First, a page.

Vespers by Louise Glück
Louise Glück’s Faithful and Virtuous Night, is a finalist for the National Book Award in poetry. Glück is a writer in residence at Yale.
Her Vespers is a garden poem that brought to mind my failures in that area this year. My garden partners and I were hoping for giant sunflowers again, but the rabbits ate every plant, even the plants started late in the year within a fortified fence. Oh well.
The poet might not call this a religious poem but to me it is an example of what might happen to a Christian idea when it wanders outside on a weekday evening. The poem presents like a prayer of lament–with a spiritual consciousness of stewardship of the earth–in a very attractive package. Humility, gentle irony, playfulness, quiet observation, all these are superior to the usual ways our religion is sold and marketed, that is through loud clamor and boasting of one kind and another, literal misreading of sacred texts, self-righteousness and judgmentalism, doctrinaire teaching and trumped up enthusiasm. Here’s momentary relief from all that.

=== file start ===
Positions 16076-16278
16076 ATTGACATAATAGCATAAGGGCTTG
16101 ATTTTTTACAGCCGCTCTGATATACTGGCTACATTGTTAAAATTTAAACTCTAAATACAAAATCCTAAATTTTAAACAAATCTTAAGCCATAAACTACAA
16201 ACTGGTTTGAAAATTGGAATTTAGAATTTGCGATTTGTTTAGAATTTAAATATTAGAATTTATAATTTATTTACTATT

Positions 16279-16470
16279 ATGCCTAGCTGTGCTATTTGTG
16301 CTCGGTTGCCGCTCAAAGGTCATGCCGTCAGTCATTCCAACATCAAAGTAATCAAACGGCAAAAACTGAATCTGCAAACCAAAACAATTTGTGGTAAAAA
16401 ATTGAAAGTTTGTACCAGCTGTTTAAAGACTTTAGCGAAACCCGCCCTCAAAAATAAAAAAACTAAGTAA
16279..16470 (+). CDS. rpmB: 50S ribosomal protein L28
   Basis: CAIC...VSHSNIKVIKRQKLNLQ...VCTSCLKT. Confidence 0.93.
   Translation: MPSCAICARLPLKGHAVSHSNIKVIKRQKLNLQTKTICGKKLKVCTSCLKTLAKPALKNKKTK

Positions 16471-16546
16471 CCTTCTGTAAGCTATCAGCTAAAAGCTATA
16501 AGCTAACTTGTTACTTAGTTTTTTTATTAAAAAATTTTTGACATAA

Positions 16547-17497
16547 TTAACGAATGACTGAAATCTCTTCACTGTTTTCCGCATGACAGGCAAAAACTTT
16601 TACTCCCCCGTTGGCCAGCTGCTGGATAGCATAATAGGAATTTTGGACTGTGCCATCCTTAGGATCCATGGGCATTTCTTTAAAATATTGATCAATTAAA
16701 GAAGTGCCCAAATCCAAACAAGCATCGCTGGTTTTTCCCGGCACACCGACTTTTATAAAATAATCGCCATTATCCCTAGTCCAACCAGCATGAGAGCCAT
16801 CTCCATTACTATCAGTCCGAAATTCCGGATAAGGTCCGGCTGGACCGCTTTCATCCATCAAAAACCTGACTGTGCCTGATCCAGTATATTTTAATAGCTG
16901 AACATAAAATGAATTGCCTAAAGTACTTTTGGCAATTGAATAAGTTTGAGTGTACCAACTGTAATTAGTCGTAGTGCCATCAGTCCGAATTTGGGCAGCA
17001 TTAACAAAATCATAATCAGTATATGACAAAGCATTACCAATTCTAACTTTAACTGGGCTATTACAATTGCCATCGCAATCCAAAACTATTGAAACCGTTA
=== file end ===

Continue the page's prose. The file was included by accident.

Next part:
In your extended absence, you permit me
use of earth, anticipating
some return on investment. I must report
failure in my assignment, principally
regarding the tomato plants.
I think I should not be encouraged to grow
tomatoes. Or, if I am, you should withhold
the heavy rains, the cold nights that come
so often here, while other regions get
twelve weeks of summer. All this
belongs to you: on the other hand,
I planted the seeds, I watched the first shoots
like wings tearing the soil, and it was my heart
broken by the blight, the black spot so quickly
multiplying in the rows. I doubt
you have a heart, in our understanding of
that term. You who do not discriminate
between the dead and the living, who are, in consequence,
immune to foreshadowing, you may not know
how much terror we bear, the spotted leaf,
the red leaves of the maple falling
even in August, in early darkness: I am responsible
for these vines.